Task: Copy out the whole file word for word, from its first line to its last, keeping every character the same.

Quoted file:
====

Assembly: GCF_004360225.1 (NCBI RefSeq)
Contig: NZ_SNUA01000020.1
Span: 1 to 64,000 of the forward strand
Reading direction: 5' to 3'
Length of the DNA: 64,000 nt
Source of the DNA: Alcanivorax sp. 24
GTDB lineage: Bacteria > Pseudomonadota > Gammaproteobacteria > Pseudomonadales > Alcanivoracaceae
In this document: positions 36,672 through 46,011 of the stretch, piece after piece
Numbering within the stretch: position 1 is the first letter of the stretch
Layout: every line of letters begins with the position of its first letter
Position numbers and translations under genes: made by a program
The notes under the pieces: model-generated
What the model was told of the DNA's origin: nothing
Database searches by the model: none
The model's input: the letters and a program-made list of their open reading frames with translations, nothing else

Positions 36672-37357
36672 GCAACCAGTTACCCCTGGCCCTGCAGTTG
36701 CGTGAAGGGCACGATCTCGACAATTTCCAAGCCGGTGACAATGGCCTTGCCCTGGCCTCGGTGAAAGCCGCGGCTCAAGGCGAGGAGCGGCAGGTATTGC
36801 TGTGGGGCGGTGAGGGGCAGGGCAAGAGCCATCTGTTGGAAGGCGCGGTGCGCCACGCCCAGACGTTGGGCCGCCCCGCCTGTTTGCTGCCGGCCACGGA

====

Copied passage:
Assembly: GCF_004360225.1 (NCBI RefSeq)
Contig: NZ_SNUA01000020.1
Span: 1 to 64,000 of the forward strand
Reading direction: 5' to 3'
Length of the DNA: 64,000 nt
Source of the DNA: Alcanivorax sp. 24
GTDB lineage: Bacteria > Pseudomonadota > Gammaproteobacteria > Pseudomonadales > Alcanivoracaceae
In this document: positions 36,672 through 46,011 of the stretch, piece after piece
Numbering within the stretch: position 1 is the first letter of the stretch
Layout: every line of letters begins with the position of its first letter
Position numbers and translations under genes: made by a program
The notes under the pieces: model-generated
What the model was told of the DNA's origin: nothing
Database searches by the model: none
The model's input: the letters and a program-made list of their open reading frames with translations, nothing else

Positions 36672-37357
36672 GCAACCAGTTACCCCTGGCCCTGCAGTTG
36701 CGTGAAGGGCACGATCTCGACAATTTCCAAGCCGGTGACAATGGCCTTGCCCTGGCCTCGGTGAAAGCCGCGGCTCAAGGCGAGGAGCGGCAGGTATTGC
36801 TGTGGGGCGGTGAGGGGCAGGGCAAGAGCCATCTGTTGGAAGGCGCGGTGCGCCACGCCCAGACGTTGGGCCGCCCCGCCTGTTTGCTGCCGGCCACGGA